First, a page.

A Middle-Class Cut
Unlike Medicare, which covers Americans age 65 and over, Medicaid was established to serve the poorest Americans, particularly low-income mothers and children. It does this, but few people realize that the program also serves many seniors. Currently seven out of ten nursing home residents are on Medicaid. Some of these persons have long been indigent. But many others lived middle-class lives for decades until they outlived their pensions, savings and home equity and signed over to the federal government their remaining assets so that Medicaid would pay for their nursing home care in certified facilities. This care is expensive, more than $200 a day by a 2009 estimate. One year of care costs more than most Americans earn in a year of full-time employment.
The restructuring of Medicaid espoused by Representative Paul D. Ryan (Republican of Wisconsin), chairman of the House Budget Committee, would turn Medicaid into a block grant program administered by the states. Payments would increase only at the rate of inflation, not at the much faster rate of increasing health care costs. As a result, many experts think the states would soon have to downsize both the program and its benefits. Any cutback of services would harm not only mothers and children but also the disabled and the elderly, who currently benefit from nearly two-thirds of all Medicaid spending. Even though Mr. Ryan’s proposal for Medicaid would reduce federal outlays, it would merely hand over the responsibility for providing essential services to the states—and to the very Americans who cannot afford the bill. It would be better to find other ways to stretch the federal Medicaid dollar than by cutting senior services like nursing home care.
A Graduation Debate
A university commencement, with its honorary degrees and speakers, is the last chance to teach the graduates what the past four years were all about. Often schools pass up that chance by inviting a celebrity to give the graduates the feeling they had met someone famous.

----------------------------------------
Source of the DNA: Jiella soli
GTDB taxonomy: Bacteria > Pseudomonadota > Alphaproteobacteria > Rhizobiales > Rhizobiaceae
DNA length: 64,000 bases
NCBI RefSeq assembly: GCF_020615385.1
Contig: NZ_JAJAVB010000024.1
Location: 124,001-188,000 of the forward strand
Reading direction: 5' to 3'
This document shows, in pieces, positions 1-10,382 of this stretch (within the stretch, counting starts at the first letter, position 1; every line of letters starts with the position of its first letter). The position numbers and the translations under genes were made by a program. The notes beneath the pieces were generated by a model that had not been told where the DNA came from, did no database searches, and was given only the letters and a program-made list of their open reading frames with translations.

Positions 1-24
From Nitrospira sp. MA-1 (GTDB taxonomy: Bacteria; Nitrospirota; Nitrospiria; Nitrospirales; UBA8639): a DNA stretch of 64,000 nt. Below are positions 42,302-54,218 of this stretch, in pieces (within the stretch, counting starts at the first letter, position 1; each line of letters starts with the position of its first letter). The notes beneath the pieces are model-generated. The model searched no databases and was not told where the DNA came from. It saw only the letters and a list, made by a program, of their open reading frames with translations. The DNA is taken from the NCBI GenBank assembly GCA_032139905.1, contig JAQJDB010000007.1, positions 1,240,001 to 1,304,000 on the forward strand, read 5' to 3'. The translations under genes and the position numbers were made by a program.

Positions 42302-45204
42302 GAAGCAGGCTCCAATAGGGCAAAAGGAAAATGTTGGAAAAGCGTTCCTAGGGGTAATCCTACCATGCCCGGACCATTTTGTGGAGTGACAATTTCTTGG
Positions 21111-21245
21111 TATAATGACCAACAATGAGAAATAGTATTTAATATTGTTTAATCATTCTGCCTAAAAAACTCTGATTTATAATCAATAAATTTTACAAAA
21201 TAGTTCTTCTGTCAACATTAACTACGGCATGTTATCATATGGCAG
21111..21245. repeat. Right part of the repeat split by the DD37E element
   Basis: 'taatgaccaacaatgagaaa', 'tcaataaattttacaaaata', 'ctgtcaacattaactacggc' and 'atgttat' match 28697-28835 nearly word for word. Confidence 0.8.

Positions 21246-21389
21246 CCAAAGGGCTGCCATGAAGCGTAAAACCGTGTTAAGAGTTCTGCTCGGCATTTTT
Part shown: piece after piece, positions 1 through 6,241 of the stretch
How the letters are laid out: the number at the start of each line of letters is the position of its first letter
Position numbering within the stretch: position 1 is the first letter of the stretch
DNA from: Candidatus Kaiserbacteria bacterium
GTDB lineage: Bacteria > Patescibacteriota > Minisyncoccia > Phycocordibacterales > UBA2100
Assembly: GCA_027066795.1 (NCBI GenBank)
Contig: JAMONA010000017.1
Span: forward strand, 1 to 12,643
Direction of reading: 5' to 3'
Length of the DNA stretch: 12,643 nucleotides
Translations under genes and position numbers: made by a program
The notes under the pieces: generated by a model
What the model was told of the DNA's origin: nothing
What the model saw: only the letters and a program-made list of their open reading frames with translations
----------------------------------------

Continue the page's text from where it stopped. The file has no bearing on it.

Two years ago conservative Catholics and bishops protested when Notre Dame gave President Barack Obama an honorary degree, because Mr. Obama, a Protestant, did not accept Catholic Church teaching on abortion. Last month 78 professors from various Catholic universities wrote to Representative John A. Boehner, a Catholic graduate of Xavier University in Cincinnati, who was scheduled to give the commencement address at The Catholic University of America. Their purpose was not to disinvite him but to point out to him that this Republican-supported budget, which cuts Medicare and grants tax cuts to the rich, was “at variance from one of the Church’s ancient moral teachings...that those in power are morally obliged to preference the needs of the poor.”
Another letter from 83 students to the university’s president, John Garvey, said Mr. Boehner was an inappropriate choice because he had championed cuts in food for the poor and homeless. Did the administration “really believe” this was “an example of Catholic leadership”?
In his talk Mr. Boehner dwelt on how his parents taught him to “do the right thing for the right reason” and, dabbing at his tears, recounted that his high school football coach had called when he became House speaker to say, “You can do it.” He endorsed “humility, patience and faith.” President Garvey told the press, “He represents the church well.”
Every year cosmetics companies in the United States kill millions of animals while testing their products. According to statistics from the American Society for the Prevention of Cruelty to Animals, almost a million feel excruciating pain during these experiments.
Among the wretched examples of inhumane practices is the injection of caustic substances into the eyes of living rabbits (to test for levels of skin irritation) while they squirm and scream until they break their necks or backs.
The Food and Drug Administration does not require testing on animals. The European Union banned animal testing in 2009. There are alternatives. Santosh Krinsky, chief executive officer of Beauty Without Cruelty, points to less expensive and more reliable tests, based on computer models that use, for example, “cell and skin tissue cultures and corneas from eye banks.”
American consumers must step up the pressure and boycott companies that test on animals. As Christians we have a responsibility to be stewards of creation. An online listing of companies that test on animals extends beyond cosmetics to personal care, household and other items as well. It is shockingly long, and the brand names are surprisingly familiar—including Max Factor, Bain de Soleil, Clairol, L’Oréal, Pine-Sol, Scope, Old Spice and Woolite. Among the hundreds of companies to be applauded (and supported) for not testing on animals are Avon, The Body Shop and Mary Kay Cosmetics.
The cost of human beauty should not include product testing that inflicts unspeakable cruelty on animals.